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Applying for settled and pre-settled status requires genuine residence


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Although the UK ceased to be a member of the EU on 31 January 2020, the transition period arrangements mean that EU citizens can still apply for leave to remain under the EU Settlement Scheme even if they move to the UK after that date, as long as they take up residency in the UK by 31 December 2020 (to be precise, before 11pm on that date).

I am aware, from discussions on the internet and questions at meetings, that some EU citizens have wondered whether they could travel to the UK before the end of 2020 and stay in the UK temporarily, perhaps for a very short period, with the idea of acquiring status under the Settlement Scheme as a type of ‘insurance policy’. The intention is not to live in the UK at that stage, but to be able to use that status to secure a right to reside in the UK at some future date if they wished or needed to do so.

In my view, those who are thinking about such a tactic need to understand that it might not succeed and, in the worst case, could have serious consequences.

The rules on pre-settled status

It is true that under Appendix EU of the Immigration Rules, which put into effect the citizens’ rights provisions of the Withdrawal Agreement, a qualifying EU citizen can move to the UK any time before the end of the transition period on 31 December 2020. But those rules also make it clear that someone must have completed a “continuous qualifying period in the UK” to be eligible for the EU Settlement Scheme.

For those who are applying for pre-settled status, that will be a continuous qualifying period of less than five years, which will of course have to be before the end of the transition period. The rules do not specify any minimum length, so that period could indeed be very short.

It should be noted, though, that Annex 1 of Appendix EU defines a “continuous qualifying period” as being a “period of residence in the UK and Islands” (with minor exceptions). Exactly what is meant by “residence” is not defined in Appendix EU, but it seems clear that a stay in the UK which could not be regarded as “residence” would not meet the necessary definition for it to be a “qualifying period”. For that reason, it would not give someone a basis on which to apply for status under the EU Settlement Scheme.

What counts as a “period of residence”?

How rigorously the Home Office would apply such an interpretation of the term “residence” in individual cases cannot of course be predicted. I suggest, however, that the shorter and the more temporary a person’s stay in the UK is, the greater the possibility that stay would run the risk of not being regarded as residence.

Take somebody who arrives as a tourist to take part in Edinburgh’s Hogmanay celebrations on 31 December 2020 (if there are any this year, of course), stays in a hotel for a couple of nights, and returns to their EU member state on 2 January 2021. They then do not return to the UK until 29 June 2021 (the deadline for applying). That person might well find that the Home Office does not regard that period as giving them a basis to apply for pre-settled status.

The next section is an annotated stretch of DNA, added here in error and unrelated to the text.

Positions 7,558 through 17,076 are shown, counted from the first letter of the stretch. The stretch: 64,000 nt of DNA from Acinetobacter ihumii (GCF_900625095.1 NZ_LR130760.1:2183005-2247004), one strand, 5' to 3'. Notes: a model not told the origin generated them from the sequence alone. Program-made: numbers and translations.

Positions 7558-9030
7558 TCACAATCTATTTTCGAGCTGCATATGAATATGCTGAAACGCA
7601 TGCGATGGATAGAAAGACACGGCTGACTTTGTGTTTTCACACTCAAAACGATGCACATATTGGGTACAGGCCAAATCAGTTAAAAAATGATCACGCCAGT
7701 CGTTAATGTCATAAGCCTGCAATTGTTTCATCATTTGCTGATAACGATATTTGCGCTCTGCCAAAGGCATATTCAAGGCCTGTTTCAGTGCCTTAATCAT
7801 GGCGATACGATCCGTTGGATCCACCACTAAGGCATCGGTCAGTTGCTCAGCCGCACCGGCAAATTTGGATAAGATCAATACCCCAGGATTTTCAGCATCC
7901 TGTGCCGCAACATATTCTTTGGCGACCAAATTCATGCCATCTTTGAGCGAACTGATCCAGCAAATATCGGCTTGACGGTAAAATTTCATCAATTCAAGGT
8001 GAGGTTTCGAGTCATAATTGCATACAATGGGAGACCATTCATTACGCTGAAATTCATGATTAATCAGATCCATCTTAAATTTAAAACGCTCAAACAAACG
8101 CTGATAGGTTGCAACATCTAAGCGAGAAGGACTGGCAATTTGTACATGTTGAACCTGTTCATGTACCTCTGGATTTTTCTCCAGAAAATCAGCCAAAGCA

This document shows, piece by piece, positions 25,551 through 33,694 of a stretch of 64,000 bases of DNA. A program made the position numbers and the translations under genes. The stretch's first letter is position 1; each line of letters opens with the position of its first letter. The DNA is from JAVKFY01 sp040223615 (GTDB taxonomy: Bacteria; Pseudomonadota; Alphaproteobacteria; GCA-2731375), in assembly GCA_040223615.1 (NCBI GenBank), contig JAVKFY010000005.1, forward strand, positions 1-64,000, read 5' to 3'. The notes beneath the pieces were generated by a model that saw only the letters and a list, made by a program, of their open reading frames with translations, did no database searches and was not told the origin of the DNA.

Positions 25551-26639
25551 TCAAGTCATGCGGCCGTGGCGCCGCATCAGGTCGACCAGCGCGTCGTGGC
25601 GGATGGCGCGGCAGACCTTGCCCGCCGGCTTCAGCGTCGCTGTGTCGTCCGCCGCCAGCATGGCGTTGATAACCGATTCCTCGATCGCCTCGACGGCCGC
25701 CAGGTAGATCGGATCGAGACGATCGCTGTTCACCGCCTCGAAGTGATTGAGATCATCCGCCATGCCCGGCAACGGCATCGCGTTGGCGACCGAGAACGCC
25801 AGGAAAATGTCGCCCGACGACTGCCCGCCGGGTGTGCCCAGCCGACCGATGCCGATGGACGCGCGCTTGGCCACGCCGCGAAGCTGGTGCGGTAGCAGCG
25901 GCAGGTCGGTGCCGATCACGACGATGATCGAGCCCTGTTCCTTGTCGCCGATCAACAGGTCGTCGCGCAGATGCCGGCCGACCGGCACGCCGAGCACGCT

Another case where residence may well not be established is where somebody comes to the UK, at any time before the end of the transition period (not necessarily towards its end), makes arrangements with a friend or acquaintance to sign a tenancy agreement to sublet a room, but then doesn’t actually live there and instead returns to their EU member state for several months. Many other scenarios could no doubt be envisaged.

That does not mean that someone who moves to the UK before the end of the transition period in order to make themselves eligible for status under the EU Settlement Scheme, but at the same time maintains their residence in an EU member state because they haven’t yet made a decision about where they want to reside in the longer term, would necessarily be regarded as not having become resident in the UK from before the end of the transition period. Nor does it mean that someone who does genuinely move to the UK before 11pm on 31 December could not succeed in obtaining pre-settled status (although I do not think moving to the UK so close to the deadline would be a good idea). Each case will have to be considered on its own circumstances. 

Gaming the system has its risks

At the end of the day, the key question will be whether or not a stay in the UK, however short, could genuinely be considered as being residence. The more likely that the period of residence in the UK could be regarded as being artificial, bogus or a sham, the greater the possibility that a person who relied upon it could find their application for status under the EU Settlement Scheme being rejected.

Worse, if such an applicant had concealed the true facts of the situation when applying for status under the Settlement Scheme, and that deceit is discovered at a later date — perhaps many years later — any status which had been granted might then be cancelled.

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Mark Lazarowicz

Mark Lazarowicz is an advocate at the Scottish bar. He is also the chair of the Citizens Rights Project, which supports and advises EU citizens in Scotland: www.citizensrightsproject.org.